Prague Spring

Galena Gilt Edge and Helter Skelter

Born Yesterday (This one always reminds me of my three new baby daughters!)

Big Smile

Hurricane Sky and Fencing Master with roses and campanula

Pure and Simple

Asterisk

Rococo

Seminole Ruby

Helter Skelter

Suzy Wong

Angelic Grin

Geneva Firetruck

Yesterday Memories

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When we moved to Willow House, I left my garden behind. We had lived at our former residence for 30 years, so I had many years to work on the garden there. It featured many perennials, but at its core was a collection of some 200 varieties of daylilies, or hemerocallis. They are so called because each flower blooms for just one day, but the plants produce many blooms so there is a constant display over the daylily season.

Mokan Butterfly and coneflower

Unfortunately, events conspired to make it necessary to leave most of the daylilies behind. I brought about 50 varieties with me to Willow House, which you can see on the daylily page that is tabbed above the Willow House header.

Knockout, with dragonfly visitor

It was my sister who got me started in collecting daylilies. She has a lovely selection in her Oakville garden and gave me my first daylily, Knockout. Knockout is an older variety, introduced in 1971. It is not very tall, about 18 inches, but produces lovely big, pale apricot flower, 6 inches across.

Canary Feathers

Her gift was the beginning of a passion. Each year, I added a few more. There are so many beautiful colours and shapes and patterns to pick from, it is hard to choose.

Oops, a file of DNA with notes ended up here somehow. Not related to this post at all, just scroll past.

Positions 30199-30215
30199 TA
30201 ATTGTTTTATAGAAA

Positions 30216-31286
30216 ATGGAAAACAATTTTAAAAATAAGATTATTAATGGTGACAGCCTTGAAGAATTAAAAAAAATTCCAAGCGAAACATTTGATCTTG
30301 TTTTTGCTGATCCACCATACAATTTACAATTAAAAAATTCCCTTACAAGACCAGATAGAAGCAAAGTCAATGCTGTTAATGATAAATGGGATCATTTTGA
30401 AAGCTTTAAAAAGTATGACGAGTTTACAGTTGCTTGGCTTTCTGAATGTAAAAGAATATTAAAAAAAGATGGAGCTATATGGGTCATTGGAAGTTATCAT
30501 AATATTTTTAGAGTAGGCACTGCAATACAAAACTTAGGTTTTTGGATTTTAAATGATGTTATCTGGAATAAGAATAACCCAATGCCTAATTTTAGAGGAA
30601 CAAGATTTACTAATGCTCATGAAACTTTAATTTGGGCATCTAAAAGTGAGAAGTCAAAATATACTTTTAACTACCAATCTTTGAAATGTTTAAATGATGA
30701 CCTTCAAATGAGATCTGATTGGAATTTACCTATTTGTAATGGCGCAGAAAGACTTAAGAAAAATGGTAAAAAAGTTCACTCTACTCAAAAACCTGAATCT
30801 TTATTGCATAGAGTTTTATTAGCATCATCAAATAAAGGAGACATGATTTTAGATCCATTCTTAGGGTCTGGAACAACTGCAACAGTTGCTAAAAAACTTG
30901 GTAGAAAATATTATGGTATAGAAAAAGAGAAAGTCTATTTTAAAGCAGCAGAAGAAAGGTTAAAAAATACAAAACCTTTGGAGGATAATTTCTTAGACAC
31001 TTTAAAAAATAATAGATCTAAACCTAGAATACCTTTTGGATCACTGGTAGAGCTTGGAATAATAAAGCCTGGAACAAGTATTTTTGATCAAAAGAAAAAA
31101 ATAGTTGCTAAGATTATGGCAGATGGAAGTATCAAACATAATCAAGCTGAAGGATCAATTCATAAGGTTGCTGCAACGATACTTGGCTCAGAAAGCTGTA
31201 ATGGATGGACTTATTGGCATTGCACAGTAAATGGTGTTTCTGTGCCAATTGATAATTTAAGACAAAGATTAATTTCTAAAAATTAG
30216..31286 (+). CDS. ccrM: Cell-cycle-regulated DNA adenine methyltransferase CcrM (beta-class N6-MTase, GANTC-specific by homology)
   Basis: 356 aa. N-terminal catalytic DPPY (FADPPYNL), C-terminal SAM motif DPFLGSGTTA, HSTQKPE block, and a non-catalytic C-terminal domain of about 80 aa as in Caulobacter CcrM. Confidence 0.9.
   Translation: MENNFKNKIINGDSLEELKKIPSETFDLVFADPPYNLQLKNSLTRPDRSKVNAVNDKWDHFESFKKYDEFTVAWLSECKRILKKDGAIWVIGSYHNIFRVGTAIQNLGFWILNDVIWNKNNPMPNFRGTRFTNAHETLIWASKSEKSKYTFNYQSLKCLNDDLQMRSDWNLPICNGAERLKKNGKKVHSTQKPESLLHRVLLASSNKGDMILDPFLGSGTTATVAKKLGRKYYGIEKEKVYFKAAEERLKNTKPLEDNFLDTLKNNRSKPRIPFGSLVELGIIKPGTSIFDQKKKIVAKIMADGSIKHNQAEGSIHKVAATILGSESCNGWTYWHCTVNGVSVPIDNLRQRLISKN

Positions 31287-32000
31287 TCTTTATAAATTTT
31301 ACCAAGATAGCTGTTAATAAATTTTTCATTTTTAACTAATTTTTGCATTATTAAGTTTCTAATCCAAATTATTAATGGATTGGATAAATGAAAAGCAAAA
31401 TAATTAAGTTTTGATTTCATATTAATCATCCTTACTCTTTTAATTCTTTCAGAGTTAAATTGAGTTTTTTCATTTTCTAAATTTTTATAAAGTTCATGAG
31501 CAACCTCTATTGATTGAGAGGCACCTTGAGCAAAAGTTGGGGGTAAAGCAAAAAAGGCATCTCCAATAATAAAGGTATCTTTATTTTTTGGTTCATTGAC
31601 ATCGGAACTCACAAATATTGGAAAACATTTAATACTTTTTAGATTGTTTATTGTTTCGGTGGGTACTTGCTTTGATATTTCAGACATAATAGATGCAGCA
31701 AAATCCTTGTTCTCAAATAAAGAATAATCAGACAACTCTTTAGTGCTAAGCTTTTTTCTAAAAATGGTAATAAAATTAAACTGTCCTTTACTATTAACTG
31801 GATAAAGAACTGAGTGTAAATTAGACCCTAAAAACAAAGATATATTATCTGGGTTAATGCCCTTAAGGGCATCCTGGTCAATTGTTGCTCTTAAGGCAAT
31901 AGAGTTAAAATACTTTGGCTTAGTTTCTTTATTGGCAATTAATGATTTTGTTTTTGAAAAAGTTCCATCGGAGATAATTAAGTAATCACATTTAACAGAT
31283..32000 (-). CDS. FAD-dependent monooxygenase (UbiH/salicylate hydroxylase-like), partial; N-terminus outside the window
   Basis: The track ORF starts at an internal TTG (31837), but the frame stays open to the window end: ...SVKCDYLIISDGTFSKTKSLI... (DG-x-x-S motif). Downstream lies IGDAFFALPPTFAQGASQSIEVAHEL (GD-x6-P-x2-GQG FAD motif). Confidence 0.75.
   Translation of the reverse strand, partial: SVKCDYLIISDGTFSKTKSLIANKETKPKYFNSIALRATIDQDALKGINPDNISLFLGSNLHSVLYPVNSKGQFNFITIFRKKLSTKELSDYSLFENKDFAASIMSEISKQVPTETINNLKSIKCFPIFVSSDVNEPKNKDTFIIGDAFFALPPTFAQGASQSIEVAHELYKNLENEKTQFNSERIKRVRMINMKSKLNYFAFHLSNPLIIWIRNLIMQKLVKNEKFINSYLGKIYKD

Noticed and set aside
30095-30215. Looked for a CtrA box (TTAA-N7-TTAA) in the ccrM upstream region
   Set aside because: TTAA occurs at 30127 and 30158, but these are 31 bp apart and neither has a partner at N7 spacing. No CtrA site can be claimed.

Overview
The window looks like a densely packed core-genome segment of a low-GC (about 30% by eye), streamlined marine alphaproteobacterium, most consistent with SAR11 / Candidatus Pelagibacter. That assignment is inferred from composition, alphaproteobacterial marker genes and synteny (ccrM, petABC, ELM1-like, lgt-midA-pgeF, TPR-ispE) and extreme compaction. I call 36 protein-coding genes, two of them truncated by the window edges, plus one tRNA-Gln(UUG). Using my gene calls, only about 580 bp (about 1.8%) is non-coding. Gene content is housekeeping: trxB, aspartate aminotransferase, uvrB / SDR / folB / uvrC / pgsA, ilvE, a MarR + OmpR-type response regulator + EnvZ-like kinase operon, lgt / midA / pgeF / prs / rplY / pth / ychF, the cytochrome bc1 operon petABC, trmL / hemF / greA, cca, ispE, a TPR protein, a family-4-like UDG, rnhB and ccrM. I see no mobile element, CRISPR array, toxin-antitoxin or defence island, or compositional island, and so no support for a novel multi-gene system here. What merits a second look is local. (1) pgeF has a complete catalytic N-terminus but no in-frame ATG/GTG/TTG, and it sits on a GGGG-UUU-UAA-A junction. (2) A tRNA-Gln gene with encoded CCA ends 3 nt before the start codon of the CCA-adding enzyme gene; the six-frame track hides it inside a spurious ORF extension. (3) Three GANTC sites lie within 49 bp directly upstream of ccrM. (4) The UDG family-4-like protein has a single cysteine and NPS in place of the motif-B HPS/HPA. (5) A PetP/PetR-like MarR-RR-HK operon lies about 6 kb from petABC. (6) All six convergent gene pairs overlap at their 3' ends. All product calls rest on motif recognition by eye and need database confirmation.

Gentle Shepherd and Chance Encounter

Like the seed season, the daylily season starts in the winter, when the catalogues arrive. You can purchase the more common daylilies at local nurseries, and may even find a few unusual ones. However, to really indulge yourself, look to daylily growers, who specialize in a large selection.

Tigerling

A few places send out catalogues, but many have online catalogues, where you can browse to your heart’s content. A good place to learn more about daylilies and see cutting-edge plants is at your local daylily club. In Ontario, the regional club is the Ontario Daylily Society (ODS). On their website you will find a listing of Canadian daylily sellers.

From top, Yesterday Memories, Siloam Cinderella, Gypsy Jingle and Little Gypsy Vagabond

Daylilies are shipped with their roots bare, usually in the spring. Plants are usually sold as a double fan of leaves with its attached tuberous root. While the original daylily species could be invasive, modern hybrids form neat clumps.

Angelic Grin

Daylilies are tough, disease and pest resistant plants, and combine beautifully with other perennials such as daisies and liatris.

Birdgirl and friend in the daylily garden